Wild Mountain Thyme: Have Irish stereotypes always been this bad?

Natasha Lynch

Questionable accents and confusing time frames are the first thoughts that arise after watching the trailer for the new romantic comedy ‘Wild Mountain Thyme’.

Social media erupted earlier this month when it aired on YouTube, starring Emily Blunt, Jamie Dornan and none other than Christopher Walken. Blunt plays the lead role of a farmer named Rosemary Muldoon who sets her eyes on her neighbour Anthony Reilly (Dornan) whilst they are caught up in their family’s land dispute.

Walken’s accent sounds like his native New York drawl but with a slight twang; when his voice comes in over the first shot, we are met with the ever so familiar ‘Oireland’.

However, Blunt and Dornan have faced the most backlash for their unrealistic dialects in the trailer, with plenty of ‘dis, dat, dese and dose’. Dornan hails from County Down but his accent in the trailer has been compared to an American impersonating an Irish man.

Blunt’s character Rosemary can be seen wearing long dresses and shawls which bear resemblance to the 1890s, however her clothes then evolve in the trailer to match the 1970s. It’s unclear whether this storyline is set way back when or in the present day.

The farm setting shows Rosemary going about her simple daily routine, apparently with no soap to clean the muck off her face. We then see her being whisked away to New York with Anthony’s American cousin (suggesting a love triangle) and surrounded by skyscrapers and Rolls-Royce cars.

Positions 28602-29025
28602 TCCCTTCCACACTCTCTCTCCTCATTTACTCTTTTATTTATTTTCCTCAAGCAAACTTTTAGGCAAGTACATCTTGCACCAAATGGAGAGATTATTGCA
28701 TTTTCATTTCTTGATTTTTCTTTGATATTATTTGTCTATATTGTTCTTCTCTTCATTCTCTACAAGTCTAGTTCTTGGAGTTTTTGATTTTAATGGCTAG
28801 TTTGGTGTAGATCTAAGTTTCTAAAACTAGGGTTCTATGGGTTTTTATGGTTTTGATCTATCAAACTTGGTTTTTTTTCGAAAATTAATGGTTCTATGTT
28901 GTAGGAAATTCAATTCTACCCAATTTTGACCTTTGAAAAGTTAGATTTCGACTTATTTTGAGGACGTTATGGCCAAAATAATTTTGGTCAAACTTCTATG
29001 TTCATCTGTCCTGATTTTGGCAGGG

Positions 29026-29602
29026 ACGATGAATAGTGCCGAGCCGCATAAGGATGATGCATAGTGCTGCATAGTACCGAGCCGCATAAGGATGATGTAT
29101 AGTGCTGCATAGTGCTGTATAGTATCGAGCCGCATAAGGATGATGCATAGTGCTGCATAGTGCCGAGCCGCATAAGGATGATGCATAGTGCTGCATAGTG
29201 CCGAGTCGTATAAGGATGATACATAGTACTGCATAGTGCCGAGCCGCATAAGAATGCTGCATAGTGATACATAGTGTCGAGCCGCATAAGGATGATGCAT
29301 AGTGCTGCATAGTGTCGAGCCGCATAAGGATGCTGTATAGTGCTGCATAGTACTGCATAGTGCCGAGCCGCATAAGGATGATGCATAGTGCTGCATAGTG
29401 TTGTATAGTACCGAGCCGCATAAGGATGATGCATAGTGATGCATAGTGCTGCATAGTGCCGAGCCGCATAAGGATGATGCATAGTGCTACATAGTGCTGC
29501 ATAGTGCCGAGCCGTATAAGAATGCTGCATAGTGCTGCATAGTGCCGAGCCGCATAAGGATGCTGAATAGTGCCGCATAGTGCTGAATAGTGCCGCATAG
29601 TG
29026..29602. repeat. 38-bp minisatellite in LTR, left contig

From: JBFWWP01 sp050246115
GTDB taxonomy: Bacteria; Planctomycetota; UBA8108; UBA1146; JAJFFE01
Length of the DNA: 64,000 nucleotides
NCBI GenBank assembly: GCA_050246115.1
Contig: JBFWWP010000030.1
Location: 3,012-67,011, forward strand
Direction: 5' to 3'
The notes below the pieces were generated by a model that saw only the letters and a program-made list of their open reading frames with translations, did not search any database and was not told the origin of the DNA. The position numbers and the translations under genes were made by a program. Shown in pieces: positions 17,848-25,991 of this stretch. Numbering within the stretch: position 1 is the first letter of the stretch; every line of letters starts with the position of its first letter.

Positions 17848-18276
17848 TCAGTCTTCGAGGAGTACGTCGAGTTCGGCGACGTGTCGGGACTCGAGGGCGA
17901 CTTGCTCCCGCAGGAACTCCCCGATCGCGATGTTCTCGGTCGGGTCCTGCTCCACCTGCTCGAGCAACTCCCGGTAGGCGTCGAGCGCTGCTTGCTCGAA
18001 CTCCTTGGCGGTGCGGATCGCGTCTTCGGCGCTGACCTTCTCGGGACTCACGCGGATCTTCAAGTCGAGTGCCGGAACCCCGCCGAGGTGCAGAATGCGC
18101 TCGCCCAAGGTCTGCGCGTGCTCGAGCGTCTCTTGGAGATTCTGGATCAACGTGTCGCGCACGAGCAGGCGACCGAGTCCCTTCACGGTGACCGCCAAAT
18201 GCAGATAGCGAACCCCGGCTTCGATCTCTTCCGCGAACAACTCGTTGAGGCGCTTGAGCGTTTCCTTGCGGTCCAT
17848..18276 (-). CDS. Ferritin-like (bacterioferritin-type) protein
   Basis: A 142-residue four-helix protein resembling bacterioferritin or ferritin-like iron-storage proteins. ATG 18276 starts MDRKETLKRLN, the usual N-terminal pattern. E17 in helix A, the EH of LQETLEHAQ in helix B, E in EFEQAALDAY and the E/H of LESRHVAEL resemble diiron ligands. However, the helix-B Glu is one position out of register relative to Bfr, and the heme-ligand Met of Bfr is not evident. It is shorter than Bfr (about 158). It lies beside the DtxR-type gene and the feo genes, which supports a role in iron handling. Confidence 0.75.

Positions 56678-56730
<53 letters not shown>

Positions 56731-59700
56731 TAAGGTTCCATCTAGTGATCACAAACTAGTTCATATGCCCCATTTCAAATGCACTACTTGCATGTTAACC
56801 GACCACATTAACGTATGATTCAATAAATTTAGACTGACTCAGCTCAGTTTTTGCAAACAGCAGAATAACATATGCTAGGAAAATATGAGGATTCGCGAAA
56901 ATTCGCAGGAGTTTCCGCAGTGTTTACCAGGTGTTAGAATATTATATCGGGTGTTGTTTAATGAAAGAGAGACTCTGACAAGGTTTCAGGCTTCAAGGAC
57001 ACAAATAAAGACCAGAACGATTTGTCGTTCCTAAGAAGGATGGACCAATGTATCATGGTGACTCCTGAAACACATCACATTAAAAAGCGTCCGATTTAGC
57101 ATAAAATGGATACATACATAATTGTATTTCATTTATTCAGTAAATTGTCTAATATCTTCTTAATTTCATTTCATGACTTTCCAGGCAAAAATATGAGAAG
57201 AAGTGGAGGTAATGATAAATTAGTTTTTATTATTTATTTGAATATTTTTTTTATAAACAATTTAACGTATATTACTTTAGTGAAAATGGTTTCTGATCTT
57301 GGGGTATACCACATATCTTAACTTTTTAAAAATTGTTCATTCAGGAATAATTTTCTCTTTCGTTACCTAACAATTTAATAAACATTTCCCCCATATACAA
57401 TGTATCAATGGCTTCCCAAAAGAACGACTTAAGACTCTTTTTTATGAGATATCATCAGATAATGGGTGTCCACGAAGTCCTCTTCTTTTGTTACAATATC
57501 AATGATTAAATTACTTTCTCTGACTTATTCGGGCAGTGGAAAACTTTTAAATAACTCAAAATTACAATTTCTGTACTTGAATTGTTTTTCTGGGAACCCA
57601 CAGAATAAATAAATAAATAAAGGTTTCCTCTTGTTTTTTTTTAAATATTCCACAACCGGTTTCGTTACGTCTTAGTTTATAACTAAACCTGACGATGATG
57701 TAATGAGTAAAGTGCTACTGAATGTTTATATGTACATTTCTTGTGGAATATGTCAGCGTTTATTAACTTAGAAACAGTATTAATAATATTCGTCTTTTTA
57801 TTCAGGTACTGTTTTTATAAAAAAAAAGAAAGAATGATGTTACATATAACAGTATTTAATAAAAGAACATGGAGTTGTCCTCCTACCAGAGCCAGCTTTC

The film will be an adaptation of the Tony nominated play ‘Outside Mullingar’, by John Patrick Shanley, however it is meant to be set in County Mayo. It represents the idyllic view of Ireland, perhaps from the perspective of people who’ve never been and think there’s just donkeys, farms and an abundance of mountains. 

Some people have voiced their opinion that Irish actors should be hired for roles, as evidently the accent is so hard to master. However, this would defeat the whole concept of acting and perhaps a good dialect coach would simply solve the issue.

Irish people are certainly used to the typical Hollywood clichés and stereotypes, with a long list of films that fueled a caricatured view of Ireland and Irish people in general, such as P.S I Love You starring Gerald Butler and Leap Year starring Amy Addams. 

This film does not appear to be intended for an Irish audience, but until its official release in cinemas, maybe we can give it the small benefit of the doubt.

Natasha Lynch

Image credit: IMDB